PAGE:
Last but certainly not least we look at creating a rotating planet by creating an SVG clipping path and a scrolling background texture. The setup of our SVG file will be as follows:

<svg>
	<g id=”background”></g>
	<g id=”texture”></g>
	<g id=”overlay”></g>
</svg>

First we need to create a clipping path in our SVG. To do so, you will need to define a clipPath in the <defs> element before you define your groups. Defining elements inside of <defs> allow the objects to be reused later in the SVG without being directly rendered. Inside our clipPath we include our circle:

<defs>
	<clipPath id="planet" width="465" height="465">
		<circle id="clip" fill="none" stroke="#010101" stroke-width="5.5" stroke-miterlimit="10" cx="772.529" cy="261.992" r="232.637"/>
	</clipPath>
</defs>

We then create a group called “clip” to wrap around our background texture and add the clip-path property to our CSS:

<g id="clip">
	<g id="texture"></g>
</g>

 

#clip {
	clip-path: url(#planet);
}

Next we will animate the background texture to scroll along the x-axis infinitely. To do so, we need to create a seamless, tiling texture so the user cannot identify where it starts and ends. I was able to duplicate the original texture and connect it end to end to create this effect.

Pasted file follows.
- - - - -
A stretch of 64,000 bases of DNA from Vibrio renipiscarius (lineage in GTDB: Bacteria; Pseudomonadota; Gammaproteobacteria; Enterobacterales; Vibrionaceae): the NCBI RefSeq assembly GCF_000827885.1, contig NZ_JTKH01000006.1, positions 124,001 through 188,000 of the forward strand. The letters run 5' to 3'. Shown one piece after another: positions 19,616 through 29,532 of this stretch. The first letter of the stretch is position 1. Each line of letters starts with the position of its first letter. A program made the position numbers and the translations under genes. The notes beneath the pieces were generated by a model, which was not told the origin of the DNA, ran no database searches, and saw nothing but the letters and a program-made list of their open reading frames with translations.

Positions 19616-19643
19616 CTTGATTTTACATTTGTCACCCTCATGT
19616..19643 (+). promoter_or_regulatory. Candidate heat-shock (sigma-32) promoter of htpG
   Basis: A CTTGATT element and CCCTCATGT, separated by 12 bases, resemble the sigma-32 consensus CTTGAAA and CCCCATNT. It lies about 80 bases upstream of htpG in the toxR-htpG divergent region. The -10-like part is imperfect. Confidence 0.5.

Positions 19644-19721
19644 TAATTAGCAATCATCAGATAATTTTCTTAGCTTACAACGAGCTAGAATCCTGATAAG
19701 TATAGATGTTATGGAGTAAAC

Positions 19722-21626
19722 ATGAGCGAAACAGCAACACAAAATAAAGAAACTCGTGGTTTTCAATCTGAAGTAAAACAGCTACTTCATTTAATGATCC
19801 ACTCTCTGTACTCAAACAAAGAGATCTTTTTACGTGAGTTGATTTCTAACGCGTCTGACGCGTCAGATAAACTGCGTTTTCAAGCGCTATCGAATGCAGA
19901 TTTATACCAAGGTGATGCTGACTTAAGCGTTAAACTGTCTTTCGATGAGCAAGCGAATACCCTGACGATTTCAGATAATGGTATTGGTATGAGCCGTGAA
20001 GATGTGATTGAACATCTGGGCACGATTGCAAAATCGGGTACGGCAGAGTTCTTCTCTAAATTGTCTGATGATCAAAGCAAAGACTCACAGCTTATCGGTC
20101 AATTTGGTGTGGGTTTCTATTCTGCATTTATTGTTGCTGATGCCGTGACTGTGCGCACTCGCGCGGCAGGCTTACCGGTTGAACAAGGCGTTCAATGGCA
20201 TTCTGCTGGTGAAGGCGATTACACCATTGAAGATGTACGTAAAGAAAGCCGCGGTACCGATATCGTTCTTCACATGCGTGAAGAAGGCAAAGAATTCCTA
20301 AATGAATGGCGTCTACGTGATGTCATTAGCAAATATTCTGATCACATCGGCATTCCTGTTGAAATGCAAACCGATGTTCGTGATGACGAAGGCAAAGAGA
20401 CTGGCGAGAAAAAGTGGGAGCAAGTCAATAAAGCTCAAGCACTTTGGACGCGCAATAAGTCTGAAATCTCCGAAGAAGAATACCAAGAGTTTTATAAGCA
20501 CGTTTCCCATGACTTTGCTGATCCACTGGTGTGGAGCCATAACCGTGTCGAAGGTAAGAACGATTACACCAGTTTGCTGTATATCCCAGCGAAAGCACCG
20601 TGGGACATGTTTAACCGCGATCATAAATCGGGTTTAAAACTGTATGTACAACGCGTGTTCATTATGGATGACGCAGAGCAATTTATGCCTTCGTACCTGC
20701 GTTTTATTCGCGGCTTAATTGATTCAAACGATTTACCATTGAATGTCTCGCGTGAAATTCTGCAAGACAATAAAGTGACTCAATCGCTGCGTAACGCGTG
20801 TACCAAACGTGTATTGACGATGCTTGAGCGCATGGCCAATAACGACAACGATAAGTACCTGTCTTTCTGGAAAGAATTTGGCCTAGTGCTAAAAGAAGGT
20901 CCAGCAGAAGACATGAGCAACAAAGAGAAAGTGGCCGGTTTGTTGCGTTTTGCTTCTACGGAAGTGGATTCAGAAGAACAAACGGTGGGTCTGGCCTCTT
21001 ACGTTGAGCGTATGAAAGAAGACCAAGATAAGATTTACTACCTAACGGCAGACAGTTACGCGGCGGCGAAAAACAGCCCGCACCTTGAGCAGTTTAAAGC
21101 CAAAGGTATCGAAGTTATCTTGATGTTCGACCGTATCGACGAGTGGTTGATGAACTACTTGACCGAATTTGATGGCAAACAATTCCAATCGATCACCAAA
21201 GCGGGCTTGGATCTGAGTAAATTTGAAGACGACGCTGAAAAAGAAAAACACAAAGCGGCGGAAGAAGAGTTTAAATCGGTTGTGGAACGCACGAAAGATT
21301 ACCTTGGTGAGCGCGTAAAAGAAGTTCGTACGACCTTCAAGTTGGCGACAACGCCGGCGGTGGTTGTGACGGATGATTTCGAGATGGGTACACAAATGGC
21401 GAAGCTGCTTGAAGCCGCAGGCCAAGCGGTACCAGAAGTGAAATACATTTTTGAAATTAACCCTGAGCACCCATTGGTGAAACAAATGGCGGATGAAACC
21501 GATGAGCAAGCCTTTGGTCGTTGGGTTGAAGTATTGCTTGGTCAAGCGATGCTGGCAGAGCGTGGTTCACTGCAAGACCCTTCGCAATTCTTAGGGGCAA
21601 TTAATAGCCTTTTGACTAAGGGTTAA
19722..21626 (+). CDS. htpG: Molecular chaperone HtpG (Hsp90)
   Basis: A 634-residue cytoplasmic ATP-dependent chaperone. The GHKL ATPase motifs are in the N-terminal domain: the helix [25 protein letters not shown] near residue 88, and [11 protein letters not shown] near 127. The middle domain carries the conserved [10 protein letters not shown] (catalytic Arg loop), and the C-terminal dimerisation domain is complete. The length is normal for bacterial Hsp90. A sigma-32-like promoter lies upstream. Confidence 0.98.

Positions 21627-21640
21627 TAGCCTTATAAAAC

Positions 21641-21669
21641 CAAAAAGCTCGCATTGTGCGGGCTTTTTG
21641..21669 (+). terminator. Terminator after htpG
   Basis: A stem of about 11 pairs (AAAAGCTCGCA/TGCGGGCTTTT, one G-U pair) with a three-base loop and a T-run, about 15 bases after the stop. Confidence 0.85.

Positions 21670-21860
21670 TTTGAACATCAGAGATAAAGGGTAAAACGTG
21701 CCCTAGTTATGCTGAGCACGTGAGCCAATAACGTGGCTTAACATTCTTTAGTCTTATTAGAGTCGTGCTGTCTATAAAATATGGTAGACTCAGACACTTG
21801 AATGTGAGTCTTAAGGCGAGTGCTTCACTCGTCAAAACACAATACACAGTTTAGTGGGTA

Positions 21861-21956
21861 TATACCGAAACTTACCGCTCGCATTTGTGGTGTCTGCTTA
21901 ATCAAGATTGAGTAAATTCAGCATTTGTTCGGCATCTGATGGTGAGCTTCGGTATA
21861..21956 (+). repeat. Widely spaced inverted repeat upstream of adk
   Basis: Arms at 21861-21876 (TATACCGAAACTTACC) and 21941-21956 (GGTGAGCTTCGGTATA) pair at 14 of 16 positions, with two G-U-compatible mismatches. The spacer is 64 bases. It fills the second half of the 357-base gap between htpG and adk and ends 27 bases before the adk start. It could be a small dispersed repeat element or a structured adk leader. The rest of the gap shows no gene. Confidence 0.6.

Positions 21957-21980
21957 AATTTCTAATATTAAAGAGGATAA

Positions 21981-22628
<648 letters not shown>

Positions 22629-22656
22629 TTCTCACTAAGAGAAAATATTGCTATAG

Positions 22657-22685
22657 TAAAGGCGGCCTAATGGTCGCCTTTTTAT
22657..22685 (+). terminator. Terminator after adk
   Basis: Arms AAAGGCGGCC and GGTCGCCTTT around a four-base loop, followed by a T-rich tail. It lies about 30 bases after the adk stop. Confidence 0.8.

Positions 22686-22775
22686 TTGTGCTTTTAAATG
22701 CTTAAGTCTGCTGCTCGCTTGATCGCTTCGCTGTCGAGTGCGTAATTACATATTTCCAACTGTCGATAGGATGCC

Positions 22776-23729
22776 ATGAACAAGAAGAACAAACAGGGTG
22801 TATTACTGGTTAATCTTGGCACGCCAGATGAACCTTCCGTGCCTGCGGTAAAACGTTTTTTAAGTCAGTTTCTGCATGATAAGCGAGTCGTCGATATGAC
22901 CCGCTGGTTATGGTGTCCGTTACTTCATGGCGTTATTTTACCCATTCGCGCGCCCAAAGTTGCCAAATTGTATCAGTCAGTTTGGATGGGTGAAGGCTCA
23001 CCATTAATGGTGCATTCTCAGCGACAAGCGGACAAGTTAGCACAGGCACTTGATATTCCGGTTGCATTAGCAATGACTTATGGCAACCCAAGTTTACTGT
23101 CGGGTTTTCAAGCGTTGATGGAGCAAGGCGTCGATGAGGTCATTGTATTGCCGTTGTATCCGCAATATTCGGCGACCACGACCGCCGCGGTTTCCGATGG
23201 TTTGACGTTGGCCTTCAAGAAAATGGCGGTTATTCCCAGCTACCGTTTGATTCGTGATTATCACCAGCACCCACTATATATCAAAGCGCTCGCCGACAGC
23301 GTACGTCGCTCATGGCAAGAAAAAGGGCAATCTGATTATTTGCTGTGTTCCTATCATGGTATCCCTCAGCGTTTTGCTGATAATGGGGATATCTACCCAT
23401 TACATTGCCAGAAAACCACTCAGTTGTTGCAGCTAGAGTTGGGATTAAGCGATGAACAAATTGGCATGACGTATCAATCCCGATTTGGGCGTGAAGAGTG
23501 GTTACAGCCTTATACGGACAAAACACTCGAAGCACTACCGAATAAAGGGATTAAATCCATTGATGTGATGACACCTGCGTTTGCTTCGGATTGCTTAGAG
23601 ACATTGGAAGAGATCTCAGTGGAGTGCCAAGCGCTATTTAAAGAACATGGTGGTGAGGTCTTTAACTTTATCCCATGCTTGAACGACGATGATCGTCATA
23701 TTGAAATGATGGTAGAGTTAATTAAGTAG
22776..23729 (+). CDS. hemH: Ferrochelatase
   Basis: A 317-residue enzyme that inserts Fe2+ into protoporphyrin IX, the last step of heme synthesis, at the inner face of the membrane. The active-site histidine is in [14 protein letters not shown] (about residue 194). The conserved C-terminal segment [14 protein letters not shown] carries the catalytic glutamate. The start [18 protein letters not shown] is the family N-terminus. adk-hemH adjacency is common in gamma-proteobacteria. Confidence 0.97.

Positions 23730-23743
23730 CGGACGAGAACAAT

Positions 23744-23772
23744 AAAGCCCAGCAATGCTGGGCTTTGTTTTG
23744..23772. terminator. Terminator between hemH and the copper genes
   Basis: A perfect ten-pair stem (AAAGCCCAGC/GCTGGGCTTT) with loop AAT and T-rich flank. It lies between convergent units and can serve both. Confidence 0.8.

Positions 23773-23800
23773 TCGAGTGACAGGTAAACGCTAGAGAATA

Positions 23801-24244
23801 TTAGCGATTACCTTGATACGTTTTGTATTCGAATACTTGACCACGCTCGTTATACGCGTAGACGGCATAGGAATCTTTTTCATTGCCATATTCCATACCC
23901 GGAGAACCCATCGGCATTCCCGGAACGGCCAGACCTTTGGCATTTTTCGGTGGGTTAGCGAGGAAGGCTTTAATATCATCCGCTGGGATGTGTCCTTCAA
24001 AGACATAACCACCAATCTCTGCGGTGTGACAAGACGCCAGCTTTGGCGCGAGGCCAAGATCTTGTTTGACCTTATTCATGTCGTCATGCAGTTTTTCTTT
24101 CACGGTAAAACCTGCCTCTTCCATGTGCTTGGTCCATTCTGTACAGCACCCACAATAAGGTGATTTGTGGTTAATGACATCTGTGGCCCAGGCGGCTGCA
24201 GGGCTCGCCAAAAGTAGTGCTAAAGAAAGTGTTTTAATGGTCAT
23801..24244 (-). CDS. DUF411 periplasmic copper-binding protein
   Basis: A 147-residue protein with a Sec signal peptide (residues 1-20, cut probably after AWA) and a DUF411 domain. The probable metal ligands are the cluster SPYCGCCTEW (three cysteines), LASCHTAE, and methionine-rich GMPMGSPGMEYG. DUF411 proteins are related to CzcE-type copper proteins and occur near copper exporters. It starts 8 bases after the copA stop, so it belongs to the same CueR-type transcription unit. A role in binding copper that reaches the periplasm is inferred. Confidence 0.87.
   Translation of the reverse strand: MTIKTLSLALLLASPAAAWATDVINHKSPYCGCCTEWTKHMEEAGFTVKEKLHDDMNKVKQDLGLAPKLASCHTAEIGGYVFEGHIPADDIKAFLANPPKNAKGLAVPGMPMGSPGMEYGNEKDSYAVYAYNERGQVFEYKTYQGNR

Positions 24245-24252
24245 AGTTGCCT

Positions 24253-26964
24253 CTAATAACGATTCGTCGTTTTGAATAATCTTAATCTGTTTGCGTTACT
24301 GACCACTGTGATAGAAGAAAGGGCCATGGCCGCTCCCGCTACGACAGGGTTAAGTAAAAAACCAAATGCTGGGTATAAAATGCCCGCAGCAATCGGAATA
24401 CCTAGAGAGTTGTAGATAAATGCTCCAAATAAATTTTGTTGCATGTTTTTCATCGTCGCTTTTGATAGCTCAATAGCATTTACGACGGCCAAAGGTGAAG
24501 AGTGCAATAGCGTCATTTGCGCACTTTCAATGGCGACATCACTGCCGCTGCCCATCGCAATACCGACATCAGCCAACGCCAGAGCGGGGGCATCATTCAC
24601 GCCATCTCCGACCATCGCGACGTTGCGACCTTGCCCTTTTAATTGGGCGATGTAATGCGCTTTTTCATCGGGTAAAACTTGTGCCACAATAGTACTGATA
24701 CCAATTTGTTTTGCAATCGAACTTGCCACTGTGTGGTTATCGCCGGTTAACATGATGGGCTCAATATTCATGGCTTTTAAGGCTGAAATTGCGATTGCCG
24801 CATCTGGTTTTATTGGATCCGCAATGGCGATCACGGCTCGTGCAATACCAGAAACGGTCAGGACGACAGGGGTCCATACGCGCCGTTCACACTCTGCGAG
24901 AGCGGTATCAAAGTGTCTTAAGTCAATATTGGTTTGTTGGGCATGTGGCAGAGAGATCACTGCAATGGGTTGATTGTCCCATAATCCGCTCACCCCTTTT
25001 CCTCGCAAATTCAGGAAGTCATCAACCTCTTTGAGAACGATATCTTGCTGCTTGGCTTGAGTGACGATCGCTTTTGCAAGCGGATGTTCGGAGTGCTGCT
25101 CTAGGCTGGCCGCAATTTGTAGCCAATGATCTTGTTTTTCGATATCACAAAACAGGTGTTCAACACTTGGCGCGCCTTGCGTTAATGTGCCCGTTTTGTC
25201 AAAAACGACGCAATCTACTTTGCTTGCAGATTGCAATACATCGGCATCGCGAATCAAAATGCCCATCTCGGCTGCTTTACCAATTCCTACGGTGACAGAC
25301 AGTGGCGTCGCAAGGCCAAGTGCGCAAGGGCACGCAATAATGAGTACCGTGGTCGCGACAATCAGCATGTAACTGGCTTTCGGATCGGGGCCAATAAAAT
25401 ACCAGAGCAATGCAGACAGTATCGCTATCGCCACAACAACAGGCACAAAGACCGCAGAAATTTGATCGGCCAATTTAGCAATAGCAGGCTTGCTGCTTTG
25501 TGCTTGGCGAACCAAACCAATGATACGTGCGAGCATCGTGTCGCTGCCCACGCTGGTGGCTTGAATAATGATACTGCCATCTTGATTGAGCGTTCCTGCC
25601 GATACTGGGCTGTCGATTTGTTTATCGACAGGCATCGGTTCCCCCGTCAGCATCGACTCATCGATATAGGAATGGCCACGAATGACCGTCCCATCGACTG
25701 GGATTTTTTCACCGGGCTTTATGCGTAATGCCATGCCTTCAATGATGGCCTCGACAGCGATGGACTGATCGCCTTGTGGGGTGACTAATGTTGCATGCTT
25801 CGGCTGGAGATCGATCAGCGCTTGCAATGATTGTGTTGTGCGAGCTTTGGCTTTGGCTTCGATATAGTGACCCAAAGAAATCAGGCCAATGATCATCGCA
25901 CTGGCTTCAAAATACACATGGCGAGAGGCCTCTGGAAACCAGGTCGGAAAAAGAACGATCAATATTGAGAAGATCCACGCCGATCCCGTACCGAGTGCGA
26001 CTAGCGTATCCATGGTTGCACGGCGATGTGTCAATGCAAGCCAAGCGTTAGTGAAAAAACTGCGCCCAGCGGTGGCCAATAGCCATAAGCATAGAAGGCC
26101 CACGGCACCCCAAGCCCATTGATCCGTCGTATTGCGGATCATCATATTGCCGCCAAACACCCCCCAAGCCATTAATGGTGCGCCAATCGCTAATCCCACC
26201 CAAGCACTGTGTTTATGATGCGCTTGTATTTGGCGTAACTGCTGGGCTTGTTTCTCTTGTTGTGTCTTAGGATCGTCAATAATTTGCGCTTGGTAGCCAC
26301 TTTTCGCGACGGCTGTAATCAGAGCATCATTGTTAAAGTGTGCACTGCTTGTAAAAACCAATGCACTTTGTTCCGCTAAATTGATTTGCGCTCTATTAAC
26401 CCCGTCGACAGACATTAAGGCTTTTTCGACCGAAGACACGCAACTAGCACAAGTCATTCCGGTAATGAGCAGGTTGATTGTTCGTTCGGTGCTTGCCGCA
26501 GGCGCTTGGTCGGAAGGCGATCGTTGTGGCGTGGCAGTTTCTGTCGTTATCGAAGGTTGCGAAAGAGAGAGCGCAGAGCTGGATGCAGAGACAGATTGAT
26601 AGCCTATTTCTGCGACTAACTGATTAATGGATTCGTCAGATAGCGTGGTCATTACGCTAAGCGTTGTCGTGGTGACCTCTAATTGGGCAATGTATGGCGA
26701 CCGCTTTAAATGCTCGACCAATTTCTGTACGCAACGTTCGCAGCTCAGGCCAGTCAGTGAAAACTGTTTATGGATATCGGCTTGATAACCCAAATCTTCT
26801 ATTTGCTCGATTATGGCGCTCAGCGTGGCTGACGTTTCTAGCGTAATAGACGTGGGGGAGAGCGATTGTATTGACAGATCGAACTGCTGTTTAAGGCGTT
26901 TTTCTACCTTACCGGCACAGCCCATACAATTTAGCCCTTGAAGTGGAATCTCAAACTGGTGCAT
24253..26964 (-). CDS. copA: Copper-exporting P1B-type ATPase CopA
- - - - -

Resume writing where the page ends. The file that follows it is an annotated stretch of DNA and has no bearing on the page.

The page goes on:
Seamless SVG background texture
Next I create the animation to scroll the background image:

@keyframes rotate { 
    0% {
    	transform: translateX(0);
    }
   100% {
 	transform: translateX(-50%);
   }
}
#texture {
 	animation:rotate 25s linear infinite;
}

This time I chose to use linear timing function so it held the same speed from start to end.

See the Pen Rotating Planet by Heidi Olsen (@SwissWebMiss) on CodePen.

Did you know?
You can now use the CSS property mix-blend-mode to apply the blending options used in Photoshop and Illustrator? By adding the class “multiply” to the yellow and blue shapes in the planet, I am able to apply a “multiply” blend mode on the shapes with CSS.
That wraps up just a few ways to animate SVGs. For more inspiration, check out CodePen.